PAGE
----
Blog Details

Caries Detection, ACTIVA BioACTIVE and Minimally Invasive Treatment


Direct from the Operatory: Caries Detection, ACTIVA BioACTIVE and Minimally Invasive Treatment

By Dr. Robert Lowe


The following case demonstrates how to place a minimally invasive restoration using the caries detection mode of an intraoral camera and ACTIVA BioACTIVE-RESTORATIVE.

Figure 1 is an occlusal view of tooth number 29 taken with caries detection mode of an intraoral camera (SoproCare: Acteon USA) showing active caries in the central fissure of the tooth.  It is important to note that this lesion is not yet able to “stick” with an explorer because of the depth of this narrow fissure and inability of the explorer tip to reach the lesion due to its larger size.  A fissurotomy bur (micro NTF 6066: SS White) is used to carefully eradicate only the area that fluoresced positive (looks clinically like stain). 

Occlusal view of tooth with active caries taken with an intraoral camera

As the preparation is made, the intraoral camera on caries detection (Cario) mode can be used to check for complete active caries removal (Figure 2). 

caries removal from intraoral camera view

Because ACTIVA supports the natural remineralization process with release of calcium and phosphate, “white” areas of decalcified enamel can be preserved rather than removed during preparation. After using a total etch protocol, adhesive placement and light curing, ACTIVA BIOACTIVE-RESTORATIVE is placed into the micro-preparation using its automix tip with a bendable cannula (Figure 3).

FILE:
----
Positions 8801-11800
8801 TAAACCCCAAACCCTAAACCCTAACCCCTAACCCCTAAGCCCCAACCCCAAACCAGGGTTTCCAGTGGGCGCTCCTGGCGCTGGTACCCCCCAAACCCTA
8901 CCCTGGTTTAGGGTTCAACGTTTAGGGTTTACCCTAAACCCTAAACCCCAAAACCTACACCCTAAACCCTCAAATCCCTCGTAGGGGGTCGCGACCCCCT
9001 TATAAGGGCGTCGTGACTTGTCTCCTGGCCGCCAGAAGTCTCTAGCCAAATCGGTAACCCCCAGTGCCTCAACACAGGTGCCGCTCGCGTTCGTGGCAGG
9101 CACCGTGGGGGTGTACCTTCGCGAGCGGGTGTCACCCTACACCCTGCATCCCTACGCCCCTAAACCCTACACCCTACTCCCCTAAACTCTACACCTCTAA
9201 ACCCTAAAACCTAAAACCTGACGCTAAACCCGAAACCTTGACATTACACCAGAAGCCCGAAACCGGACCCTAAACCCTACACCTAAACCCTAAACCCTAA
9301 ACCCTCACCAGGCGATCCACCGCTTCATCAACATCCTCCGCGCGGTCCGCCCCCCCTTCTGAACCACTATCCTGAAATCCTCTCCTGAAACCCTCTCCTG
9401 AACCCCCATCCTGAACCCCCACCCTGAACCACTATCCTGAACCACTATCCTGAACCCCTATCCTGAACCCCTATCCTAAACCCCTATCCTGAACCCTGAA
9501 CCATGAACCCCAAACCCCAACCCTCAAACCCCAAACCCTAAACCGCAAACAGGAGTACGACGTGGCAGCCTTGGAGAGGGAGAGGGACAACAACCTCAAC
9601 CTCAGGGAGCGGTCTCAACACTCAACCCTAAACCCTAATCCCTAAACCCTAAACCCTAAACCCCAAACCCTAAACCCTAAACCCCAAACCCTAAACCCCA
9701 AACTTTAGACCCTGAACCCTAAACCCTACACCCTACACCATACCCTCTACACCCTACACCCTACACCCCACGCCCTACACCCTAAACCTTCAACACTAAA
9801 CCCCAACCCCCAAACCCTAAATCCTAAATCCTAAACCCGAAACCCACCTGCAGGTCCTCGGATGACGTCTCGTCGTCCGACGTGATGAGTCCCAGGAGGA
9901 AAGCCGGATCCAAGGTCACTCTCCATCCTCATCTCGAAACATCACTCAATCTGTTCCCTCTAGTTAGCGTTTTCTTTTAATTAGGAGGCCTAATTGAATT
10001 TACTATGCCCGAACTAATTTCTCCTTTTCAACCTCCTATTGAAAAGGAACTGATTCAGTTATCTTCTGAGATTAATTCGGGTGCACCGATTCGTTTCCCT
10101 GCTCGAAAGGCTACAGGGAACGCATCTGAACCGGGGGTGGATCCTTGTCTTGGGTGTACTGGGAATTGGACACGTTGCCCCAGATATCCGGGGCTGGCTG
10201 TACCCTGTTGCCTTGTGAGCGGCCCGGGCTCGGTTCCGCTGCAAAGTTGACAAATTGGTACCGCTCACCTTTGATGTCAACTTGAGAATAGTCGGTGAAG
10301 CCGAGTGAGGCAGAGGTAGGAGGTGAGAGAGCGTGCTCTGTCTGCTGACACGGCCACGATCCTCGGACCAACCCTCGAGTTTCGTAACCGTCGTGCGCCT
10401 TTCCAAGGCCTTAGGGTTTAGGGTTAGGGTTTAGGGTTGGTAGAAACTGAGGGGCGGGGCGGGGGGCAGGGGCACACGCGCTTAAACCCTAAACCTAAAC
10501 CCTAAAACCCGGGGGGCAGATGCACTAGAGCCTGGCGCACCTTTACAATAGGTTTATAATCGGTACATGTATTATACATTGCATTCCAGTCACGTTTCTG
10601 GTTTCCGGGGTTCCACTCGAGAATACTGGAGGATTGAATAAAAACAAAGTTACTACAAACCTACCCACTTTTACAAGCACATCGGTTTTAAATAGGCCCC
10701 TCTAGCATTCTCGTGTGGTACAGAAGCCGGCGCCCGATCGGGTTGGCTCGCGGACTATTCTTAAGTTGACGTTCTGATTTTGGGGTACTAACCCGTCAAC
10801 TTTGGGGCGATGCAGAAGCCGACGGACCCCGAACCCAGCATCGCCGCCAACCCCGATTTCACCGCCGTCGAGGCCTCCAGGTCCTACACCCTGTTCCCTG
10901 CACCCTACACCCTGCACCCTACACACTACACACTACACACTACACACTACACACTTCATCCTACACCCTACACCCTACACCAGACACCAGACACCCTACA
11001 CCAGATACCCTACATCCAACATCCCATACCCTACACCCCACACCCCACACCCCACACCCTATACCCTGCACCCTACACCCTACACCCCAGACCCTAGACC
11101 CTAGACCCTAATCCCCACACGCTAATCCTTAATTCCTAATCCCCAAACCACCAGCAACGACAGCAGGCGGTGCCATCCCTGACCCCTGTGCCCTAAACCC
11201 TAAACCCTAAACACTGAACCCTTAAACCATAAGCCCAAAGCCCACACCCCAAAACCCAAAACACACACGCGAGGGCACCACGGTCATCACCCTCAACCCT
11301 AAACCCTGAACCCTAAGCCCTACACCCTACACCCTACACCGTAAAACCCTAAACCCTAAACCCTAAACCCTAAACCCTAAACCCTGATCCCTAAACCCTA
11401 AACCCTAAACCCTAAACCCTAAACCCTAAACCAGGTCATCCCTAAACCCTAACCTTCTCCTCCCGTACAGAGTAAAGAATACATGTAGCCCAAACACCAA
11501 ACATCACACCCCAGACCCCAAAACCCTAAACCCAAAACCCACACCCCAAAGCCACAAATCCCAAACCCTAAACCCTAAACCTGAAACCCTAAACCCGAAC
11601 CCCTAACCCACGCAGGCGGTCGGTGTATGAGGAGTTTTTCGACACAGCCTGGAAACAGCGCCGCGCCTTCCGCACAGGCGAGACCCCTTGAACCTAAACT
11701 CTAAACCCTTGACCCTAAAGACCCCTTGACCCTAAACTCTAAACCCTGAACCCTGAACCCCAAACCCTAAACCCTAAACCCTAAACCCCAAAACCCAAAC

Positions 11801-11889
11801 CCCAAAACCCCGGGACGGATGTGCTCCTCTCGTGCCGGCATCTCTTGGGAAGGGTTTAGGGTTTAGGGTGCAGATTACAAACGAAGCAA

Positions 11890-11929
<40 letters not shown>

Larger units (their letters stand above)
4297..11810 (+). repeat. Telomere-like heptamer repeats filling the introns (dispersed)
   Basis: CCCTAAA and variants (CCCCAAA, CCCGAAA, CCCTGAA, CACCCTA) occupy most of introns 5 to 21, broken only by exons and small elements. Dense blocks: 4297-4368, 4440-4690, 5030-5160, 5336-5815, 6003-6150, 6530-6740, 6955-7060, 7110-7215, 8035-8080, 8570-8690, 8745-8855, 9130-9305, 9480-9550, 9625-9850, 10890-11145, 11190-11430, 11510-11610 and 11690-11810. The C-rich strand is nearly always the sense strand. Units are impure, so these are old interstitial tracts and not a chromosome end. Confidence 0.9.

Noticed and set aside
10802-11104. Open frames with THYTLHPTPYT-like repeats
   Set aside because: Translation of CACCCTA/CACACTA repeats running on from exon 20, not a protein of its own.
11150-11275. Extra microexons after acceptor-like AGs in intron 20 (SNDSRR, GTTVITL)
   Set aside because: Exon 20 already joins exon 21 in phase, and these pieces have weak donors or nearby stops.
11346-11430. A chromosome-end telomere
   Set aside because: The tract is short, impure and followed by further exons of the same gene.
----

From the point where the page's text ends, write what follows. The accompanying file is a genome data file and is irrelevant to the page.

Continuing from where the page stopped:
placement of ACTIVA BioACTIVE Restorative using automix tip

Figure 4 shows a view of the completed restoration taken with the intraoral camera.  Note that it is difficult if not impossible to detect the restoration even at extreme magnification. Restorative margins are imperceptible. The tooth looks untouched like virgin enamel.

intraoral camera image showing completed dental restoration

Robert A. Lowe, DDS


About Robert A. Lowe, DDS

Robert A. Lowe, DDS, received his Doctor of Dental Surgery degree from Loyola University School of Dentistry. After completing his residency, Dr. Lowe went into private practice and began to pursue another passion: clinical teaching. While running his own practice, Dr. Lowe served as a Clinical Professor in Restorative Dentistry at Loyola University School of Dentistry until its closure in 1993. In 2000, he relocated to Charlotte, NC.


1. Ferracane JL, Pfeifer CS, Bertassoni LE, “Biomaterials for Oral Health,” Dental Clinics of North America, vol.61, no.4, October 2017, pp. 651-872.

2. Chao W, et al. Deflection at break of restorative materials. J Dent Res 94 (Spec Iss A) 2375, 2015 (
3. Slowikowski L, et al. Fluoride ion release and recharge over time in three restoratives. Paper presented at: AADR Annual Meeting & Exhibition 2014; March 19, 2014; Boston, MA.
4. Garcia-Gadoy F, Morrow BR, Pameijer CH, “Flexural Strength and Fatique of Activa RMGICs”, College of Dentistry UTHSC, Memphis and UConn School of Dentistry, Farmington, CT, White Paper Presentation at IADR, 2014.
5. Maj J, Merritt J, Ferracane J, “Adhesion of S. Mutans Biofilms on Potentially Antimicrobial Dental Composites”, J dent Res 96 (Special Issue A); 2560, 2017.
6. Comba A, Breschi L,, J Dent Res 97 (Special Issue A) 0273, 2018.7. Girn VS,, J Res Dent 93 (Special Issue A): 1163, 2014.


COMMENTS Post a Comment

No comments